Friday, November 20, 2020

Coming to the End: My Fight With Gratitude

I was recently diagnosed with PTSD. My journey to and through this diagnosis has been interesting,
painful, enlightening, curious, hard, and full of ups and downs. I started a treatment called EMDR and also started taking medicine to help with my physiological response to stress, triggers, trauma, moments....

In my StrengthsFinder 2.0 test, two of my top strengths are 'strategic and achiever'. Along with the greatness of these strengths also comes the warning to 'slow down, take time, meditate, create mindfulness, seek peace, breathe....' I could go on.

As with all trials in my life, I find that I want to quickly move through them, to find immediate solutions, to act with often frenzied faith, to put a timeline on my current dilemmas, situations, and circumstances. The term "anxiously engaged" for me has never spoken so true. I am anxiously engaged....all the time.

I struggle creating moments of refuge, respite, peace, and healing. Sometimes I feel my only refuge is going to a distant beach somewhere and shirking all responsibilities - something I haven't done in 20+ years. So, I carry on. I 'achieve'. I run faster and faster. I melt down.

Over time, I have become complacent and content with running fast, chalking it up to my strength. And while I acknowledge that it still is a strength I possess, I also realize it is my greatest weakness when I ignore the warnings and become jaded to my experiences. Recently, my counselor asked me how I feel joy. At the time, I couldn't pinpoint what it meant to have 'joy'. I could talk about peace, contentment, safety - but not joy. 

She asked the same thing about gratitude....and you know, I have always had a fight with gratitude - especially as it related to joy. The idea of 'enjoy the journey' is something I have struggled with for a very long time when I am going through hard things.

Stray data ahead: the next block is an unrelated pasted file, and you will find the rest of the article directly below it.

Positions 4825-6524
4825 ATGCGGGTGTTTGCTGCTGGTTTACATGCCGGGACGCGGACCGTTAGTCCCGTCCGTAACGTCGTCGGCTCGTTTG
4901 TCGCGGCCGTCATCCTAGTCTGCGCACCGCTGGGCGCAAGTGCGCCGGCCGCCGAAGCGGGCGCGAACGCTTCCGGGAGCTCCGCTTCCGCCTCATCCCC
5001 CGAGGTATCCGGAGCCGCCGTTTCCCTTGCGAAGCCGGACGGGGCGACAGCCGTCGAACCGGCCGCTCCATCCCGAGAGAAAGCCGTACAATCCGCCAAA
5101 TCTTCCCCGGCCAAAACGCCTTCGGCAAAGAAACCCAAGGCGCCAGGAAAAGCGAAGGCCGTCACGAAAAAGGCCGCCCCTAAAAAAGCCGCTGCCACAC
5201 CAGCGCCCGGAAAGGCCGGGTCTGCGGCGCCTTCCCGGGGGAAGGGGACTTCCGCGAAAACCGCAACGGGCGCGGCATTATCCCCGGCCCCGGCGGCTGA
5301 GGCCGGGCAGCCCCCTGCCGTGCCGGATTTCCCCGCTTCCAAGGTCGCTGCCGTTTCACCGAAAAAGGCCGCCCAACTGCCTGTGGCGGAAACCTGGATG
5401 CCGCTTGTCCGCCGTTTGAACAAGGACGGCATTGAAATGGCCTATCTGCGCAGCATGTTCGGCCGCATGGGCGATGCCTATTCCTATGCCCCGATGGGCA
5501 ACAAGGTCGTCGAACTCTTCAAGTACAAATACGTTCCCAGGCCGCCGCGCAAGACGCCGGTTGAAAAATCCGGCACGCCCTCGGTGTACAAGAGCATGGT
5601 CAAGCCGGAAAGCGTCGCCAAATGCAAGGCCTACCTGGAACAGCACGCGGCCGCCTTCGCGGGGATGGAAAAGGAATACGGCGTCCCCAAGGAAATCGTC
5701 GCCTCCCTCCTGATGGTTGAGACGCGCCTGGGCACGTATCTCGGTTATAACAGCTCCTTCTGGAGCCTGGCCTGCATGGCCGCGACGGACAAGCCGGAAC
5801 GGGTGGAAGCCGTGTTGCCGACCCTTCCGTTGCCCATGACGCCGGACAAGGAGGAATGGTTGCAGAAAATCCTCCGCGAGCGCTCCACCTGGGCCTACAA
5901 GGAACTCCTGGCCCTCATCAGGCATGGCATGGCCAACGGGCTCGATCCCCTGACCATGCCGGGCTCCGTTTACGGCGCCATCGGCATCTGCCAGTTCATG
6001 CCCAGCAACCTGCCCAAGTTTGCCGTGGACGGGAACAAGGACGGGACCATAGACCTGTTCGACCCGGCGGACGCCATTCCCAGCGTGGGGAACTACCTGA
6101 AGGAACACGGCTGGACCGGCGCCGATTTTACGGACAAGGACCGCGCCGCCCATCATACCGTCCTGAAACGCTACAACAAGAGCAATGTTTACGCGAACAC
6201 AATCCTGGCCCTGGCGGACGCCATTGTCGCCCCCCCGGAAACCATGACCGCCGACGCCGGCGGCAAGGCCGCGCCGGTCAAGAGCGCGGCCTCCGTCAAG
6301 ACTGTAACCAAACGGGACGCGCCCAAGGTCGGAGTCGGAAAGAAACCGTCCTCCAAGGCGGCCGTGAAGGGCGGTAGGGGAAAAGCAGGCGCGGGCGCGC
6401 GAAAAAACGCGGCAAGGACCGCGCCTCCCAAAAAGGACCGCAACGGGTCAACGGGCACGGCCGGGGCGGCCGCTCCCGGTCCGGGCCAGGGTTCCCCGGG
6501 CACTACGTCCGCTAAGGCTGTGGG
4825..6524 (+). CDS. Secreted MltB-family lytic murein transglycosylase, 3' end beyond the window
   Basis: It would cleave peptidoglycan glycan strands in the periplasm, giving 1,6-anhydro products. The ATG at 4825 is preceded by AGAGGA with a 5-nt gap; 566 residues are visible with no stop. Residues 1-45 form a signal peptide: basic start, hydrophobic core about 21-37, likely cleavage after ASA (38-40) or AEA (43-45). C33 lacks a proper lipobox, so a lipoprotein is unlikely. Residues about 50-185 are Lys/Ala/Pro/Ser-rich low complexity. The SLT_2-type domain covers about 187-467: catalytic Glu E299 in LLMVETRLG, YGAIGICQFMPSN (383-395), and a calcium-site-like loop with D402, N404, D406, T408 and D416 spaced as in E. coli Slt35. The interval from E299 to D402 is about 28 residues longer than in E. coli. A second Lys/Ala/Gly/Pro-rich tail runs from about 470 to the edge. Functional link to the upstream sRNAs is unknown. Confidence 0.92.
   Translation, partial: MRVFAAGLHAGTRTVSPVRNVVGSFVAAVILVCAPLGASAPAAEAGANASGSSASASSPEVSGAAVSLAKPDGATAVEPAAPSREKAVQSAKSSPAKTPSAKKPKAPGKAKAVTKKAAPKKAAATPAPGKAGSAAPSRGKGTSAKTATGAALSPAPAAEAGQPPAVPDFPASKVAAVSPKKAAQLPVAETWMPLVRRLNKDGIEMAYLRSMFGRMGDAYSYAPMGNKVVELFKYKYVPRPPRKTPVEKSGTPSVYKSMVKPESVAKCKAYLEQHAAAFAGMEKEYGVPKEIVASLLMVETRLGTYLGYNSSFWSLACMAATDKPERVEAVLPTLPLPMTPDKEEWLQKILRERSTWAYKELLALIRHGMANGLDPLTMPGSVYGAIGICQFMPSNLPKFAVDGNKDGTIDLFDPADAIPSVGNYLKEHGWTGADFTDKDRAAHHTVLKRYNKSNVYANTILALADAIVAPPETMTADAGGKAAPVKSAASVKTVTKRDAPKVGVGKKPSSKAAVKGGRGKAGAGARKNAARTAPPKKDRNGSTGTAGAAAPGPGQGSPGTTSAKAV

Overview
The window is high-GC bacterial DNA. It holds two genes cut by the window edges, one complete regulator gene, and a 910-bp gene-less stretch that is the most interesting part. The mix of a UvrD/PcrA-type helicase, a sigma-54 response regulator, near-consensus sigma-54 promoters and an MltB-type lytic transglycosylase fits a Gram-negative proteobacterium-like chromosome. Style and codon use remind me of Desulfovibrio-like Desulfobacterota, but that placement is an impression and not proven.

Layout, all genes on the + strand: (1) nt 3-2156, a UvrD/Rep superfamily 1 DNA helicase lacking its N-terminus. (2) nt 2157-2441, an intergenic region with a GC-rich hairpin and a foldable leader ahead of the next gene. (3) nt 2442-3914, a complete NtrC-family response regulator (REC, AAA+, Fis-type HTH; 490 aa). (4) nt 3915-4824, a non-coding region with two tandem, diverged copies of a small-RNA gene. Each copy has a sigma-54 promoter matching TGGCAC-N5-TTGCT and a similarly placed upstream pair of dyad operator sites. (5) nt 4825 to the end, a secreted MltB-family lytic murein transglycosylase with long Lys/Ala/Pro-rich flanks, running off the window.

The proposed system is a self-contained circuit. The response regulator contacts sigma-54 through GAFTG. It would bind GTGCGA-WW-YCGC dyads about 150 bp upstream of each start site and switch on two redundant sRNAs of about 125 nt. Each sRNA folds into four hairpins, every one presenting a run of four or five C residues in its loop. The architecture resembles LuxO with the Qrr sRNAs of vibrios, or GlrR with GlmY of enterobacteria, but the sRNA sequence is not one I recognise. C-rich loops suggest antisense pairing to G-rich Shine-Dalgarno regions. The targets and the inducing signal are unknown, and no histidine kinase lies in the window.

For several years, I have become very bitter toward shared experiences where someone says, "I am grateful for my trials." I call BS when I hear this, because REALLY? REALLY, you are grateful that so and so passed away, or that you have cancer, or that you are struggling financially....REALLY? 

Wow, written, this seems harsh....but it proves my bitterness, doesn't it?

I know that meekness and gratitude are often something I lack. I know I am stubborn and have pride. This is not new information. In the year since everything changed for me: my marital status, job, living situation, daycare situation, children who are experiencing trauma, financial situation, COVID, new numbing gratitude has been muted. Forget muted - it has been non-existent

With my PTSD, I tried a medication that numbed me. After prayer and discussing different options with my doctor, I chose to go off the medication - I decided I would rather feel ALL of it than not feel ANY of it. This decision is a very personal one, and not everyone should choose to do this. For me, it feels right.

Today, for the first time in a long time, I was able to cry. 

When the Prophet (President Russel M. Nelson) so beautifully talked about the best prescription to feel peace, I couldn't help but feel all the weight of my fight with gratitude disappear. I am so blessed to have a Heavenly Father who loves me so much that He would guide His servant to help me see clearly. 

In my 20-yearish battle with gratitude, I now understand this prescription to feel peace is exactly what has been missing in my life all this time.

And so....I think this is the year (2020) that I will start to experiment on this prescription to feel peace, to finally slow down, to find calm, to stay still, to see how active God is in the lives of others and mine in order to share my gratitude, and to petition the Lord to heal my heart.